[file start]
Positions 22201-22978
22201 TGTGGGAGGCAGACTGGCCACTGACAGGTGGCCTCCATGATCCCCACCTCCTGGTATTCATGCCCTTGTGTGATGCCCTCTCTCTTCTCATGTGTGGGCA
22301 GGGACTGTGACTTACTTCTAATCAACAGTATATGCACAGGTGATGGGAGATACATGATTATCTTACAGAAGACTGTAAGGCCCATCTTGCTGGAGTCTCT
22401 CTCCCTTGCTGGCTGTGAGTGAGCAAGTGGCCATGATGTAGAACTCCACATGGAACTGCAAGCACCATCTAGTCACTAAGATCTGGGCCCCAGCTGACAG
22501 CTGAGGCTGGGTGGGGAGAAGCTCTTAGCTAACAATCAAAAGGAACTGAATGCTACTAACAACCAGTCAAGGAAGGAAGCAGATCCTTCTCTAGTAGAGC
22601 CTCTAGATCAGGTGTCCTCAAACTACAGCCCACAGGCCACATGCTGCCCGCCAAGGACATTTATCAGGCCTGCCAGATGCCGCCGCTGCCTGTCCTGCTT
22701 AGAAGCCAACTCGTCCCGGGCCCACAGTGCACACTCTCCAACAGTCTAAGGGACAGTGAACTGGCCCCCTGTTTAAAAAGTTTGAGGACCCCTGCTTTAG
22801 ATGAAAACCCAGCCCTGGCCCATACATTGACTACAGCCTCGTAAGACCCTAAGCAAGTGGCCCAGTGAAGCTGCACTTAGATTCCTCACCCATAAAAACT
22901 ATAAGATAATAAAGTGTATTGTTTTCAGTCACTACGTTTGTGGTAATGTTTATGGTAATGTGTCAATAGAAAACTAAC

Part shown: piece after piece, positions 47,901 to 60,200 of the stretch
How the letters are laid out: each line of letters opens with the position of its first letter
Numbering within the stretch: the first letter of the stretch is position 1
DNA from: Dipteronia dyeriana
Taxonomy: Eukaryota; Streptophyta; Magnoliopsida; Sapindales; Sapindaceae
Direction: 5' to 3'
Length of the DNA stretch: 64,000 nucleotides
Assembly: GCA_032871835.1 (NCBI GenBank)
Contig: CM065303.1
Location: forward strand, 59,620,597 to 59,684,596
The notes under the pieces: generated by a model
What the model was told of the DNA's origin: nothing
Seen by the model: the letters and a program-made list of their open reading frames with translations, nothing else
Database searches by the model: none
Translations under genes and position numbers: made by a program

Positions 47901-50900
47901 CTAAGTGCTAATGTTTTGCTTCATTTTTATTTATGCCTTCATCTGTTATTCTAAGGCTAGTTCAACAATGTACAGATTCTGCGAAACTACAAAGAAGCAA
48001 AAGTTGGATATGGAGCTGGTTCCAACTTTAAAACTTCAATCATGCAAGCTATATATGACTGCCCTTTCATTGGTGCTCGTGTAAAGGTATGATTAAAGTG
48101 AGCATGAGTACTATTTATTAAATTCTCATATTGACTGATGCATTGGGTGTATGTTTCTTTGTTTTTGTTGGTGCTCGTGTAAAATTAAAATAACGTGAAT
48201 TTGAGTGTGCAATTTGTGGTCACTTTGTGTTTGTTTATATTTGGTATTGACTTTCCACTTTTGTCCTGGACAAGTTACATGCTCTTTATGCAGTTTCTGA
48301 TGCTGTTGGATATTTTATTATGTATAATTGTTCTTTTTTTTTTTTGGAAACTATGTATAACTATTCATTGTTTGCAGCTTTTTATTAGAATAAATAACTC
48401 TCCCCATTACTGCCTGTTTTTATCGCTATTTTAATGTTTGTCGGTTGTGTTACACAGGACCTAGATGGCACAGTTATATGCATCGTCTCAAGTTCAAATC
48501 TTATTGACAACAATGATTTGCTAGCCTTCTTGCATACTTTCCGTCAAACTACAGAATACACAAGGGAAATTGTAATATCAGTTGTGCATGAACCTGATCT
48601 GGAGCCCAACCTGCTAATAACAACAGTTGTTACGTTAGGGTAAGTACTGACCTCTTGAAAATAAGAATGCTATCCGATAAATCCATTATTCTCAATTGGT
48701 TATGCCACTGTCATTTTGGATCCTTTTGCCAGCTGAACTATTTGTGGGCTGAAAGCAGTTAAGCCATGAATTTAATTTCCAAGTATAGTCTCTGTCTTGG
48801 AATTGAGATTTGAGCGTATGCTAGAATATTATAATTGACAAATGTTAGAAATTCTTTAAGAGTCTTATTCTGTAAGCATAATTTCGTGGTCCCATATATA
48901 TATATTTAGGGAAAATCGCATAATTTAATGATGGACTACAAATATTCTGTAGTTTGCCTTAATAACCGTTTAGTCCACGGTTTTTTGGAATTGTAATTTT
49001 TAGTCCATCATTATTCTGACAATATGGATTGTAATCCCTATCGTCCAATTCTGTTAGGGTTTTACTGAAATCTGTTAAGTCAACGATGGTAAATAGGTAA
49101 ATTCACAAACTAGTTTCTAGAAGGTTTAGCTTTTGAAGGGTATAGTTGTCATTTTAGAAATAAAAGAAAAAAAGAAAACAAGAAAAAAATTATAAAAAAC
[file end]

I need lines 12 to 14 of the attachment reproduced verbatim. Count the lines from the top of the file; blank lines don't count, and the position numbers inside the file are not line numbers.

Numbering within the stretch: the first letter of the stretch is position 1
DNA from: Dipteronia dyeriana
Taxonomy: Eukaryota; Streptophyta; Magnoliopsida; Sapindales; Sapindaceae